Oxygen is odorless, tasteless, and colorless. and the oxygen in the atmosphere is formed at regular/standard pressures and temperatures. Oxygen is a nonmetallic element and on the periodic table, it is a member of the chalcogen group. Oxygen is also highly reactive, forming compounds with most other elements very easily. Out of all the reactive elements, Oxygen has the second-highest electronegativity, beaten out only by fluorine. Oxygen is also a strong oxidizing agent. After the elements helium and hydrogen, oxygen is the most abundant element in the universe. Oxygen also makes up approximately half of the crust of the earth, and in terms of mass, it is the most abundant element in the crust.

Photosynthesis produces O2 by splitting water. Photo: By Daniel Mayer (mav) – original imageVector version by Yerpo – Own work, CC BY-SA 4.0,

Because free oxygen is highly chemically reactive, it does not appear on the Earth apart from through the photosynthetic system carried out by living organisms. The elemental oxygen is produced by plants that use the energy of the sun and water to create usable energy for themselves. It is believed that approximately 2.5 billion years ago diatomic oxygen was just beginning to accumulate in the atmosphere, driven by the appearance of photosynthetic organisms.

Uses For Oxygen

Photo: By The original uploader was GiollaUidir at English Wikipedia. – Transferred from en.wikipedia to Commons., CC BY-SA 2.0 uk,

Oxygen is used in a multitude of different ways. It is used by both biological systems to generate energy and by humans for various medical and industrial purposes. In terms of biological uses for oxygen, the mitochondria in the cell use oxygen to assist in the generation of adenosine triphosphate or ATP. This happens during a process known as oxidative phosphorylation, and this process is critical to the creation of the energy that the cell needs to function. Some species of reactive oxygen such as hydrogen peroxide or H2O2 and the superoxide 02 negative are byproducts of the use of oxygen within living cells.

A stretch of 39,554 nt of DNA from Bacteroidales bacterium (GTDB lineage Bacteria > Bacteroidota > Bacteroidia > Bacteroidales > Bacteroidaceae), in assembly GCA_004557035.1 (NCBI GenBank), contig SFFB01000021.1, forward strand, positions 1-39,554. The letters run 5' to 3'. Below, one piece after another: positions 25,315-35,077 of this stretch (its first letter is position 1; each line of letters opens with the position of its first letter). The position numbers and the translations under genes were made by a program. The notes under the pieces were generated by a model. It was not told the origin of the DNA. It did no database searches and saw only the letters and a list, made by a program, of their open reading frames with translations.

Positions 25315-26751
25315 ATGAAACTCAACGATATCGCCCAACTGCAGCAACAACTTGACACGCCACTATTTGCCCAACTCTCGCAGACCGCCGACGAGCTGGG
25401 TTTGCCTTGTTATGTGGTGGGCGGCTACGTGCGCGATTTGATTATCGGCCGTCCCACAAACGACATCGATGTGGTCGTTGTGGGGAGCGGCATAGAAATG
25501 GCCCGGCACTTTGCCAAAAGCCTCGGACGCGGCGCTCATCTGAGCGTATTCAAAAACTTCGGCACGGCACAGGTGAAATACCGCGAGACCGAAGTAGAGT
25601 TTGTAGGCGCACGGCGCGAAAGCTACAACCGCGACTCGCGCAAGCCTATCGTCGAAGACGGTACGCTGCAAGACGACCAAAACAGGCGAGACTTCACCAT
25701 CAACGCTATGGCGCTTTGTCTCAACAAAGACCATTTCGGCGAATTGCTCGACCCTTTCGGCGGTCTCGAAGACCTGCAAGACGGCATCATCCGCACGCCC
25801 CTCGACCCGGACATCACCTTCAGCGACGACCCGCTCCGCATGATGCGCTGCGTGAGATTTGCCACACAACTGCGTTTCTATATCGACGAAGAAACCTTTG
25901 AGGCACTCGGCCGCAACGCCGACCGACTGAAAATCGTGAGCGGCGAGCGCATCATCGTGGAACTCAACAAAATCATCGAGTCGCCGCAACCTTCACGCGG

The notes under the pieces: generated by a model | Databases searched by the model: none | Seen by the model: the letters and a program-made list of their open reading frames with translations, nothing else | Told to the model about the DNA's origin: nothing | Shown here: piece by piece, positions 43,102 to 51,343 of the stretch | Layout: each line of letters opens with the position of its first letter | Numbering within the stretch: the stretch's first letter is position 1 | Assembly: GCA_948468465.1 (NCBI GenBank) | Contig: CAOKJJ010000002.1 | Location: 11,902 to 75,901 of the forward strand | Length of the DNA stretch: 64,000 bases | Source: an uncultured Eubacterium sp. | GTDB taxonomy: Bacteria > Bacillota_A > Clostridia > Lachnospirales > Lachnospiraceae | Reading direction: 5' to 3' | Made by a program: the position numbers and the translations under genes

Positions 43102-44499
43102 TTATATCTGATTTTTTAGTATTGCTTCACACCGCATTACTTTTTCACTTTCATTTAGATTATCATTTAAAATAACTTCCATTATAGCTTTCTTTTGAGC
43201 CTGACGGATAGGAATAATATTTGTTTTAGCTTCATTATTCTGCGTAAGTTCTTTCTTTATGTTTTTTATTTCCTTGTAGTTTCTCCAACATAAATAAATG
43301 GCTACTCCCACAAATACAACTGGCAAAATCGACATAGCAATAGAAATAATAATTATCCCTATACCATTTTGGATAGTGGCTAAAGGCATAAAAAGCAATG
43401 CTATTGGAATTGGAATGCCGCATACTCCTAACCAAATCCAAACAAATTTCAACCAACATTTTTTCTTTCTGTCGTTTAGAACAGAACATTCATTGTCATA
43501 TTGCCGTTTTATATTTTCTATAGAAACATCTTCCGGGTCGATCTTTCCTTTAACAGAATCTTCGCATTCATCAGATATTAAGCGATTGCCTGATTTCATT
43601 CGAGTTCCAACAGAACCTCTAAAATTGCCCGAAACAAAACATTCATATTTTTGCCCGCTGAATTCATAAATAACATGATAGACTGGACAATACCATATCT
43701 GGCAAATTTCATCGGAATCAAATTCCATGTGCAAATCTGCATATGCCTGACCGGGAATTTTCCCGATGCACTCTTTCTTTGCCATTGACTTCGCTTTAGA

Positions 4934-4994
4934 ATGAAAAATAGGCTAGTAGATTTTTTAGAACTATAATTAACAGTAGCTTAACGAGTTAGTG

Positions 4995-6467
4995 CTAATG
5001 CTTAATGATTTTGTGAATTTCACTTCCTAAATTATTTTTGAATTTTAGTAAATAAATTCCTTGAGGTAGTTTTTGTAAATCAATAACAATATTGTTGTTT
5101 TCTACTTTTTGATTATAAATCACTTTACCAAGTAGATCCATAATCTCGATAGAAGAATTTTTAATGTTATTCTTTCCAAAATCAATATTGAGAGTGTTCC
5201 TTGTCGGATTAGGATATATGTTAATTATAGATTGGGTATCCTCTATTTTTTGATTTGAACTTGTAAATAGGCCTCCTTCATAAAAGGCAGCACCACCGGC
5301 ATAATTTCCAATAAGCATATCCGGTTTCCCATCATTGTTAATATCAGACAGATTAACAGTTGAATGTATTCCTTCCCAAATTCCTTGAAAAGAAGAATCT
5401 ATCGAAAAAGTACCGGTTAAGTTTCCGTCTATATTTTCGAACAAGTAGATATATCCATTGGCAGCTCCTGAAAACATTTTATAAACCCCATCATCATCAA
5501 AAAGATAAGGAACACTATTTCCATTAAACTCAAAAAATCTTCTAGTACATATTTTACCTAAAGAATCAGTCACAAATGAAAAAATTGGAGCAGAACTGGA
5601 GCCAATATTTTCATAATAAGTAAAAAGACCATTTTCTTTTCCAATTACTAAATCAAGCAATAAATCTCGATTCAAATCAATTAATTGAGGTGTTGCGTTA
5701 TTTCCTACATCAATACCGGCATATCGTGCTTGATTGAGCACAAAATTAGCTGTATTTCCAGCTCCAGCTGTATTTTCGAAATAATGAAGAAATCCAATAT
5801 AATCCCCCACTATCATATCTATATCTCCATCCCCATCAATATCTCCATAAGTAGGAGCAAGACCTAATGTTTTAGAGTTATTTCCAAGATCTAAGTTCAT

Regarding the medical use of oxygen, oxygen therapy is carried out to increase the oxygen content in an individual’s blood and circulatory system. The increased amount of oxygen in the blood lessens the strain placed on the heart, as it decreases the blood flow resistance that accompanies many lung diseases. For this reason, oxygen therapy is frequently used to treat certain types of heart disorders like congestive heart failure as well as pneumonia and emphysema. Certain high-pressure oxygen chambers referred to as hyperbaric chambers, increase the oxygen pressure around an individual, helping the individual breathe oxygen in. These hyperbaric chambers are usually used in low oxygen environments.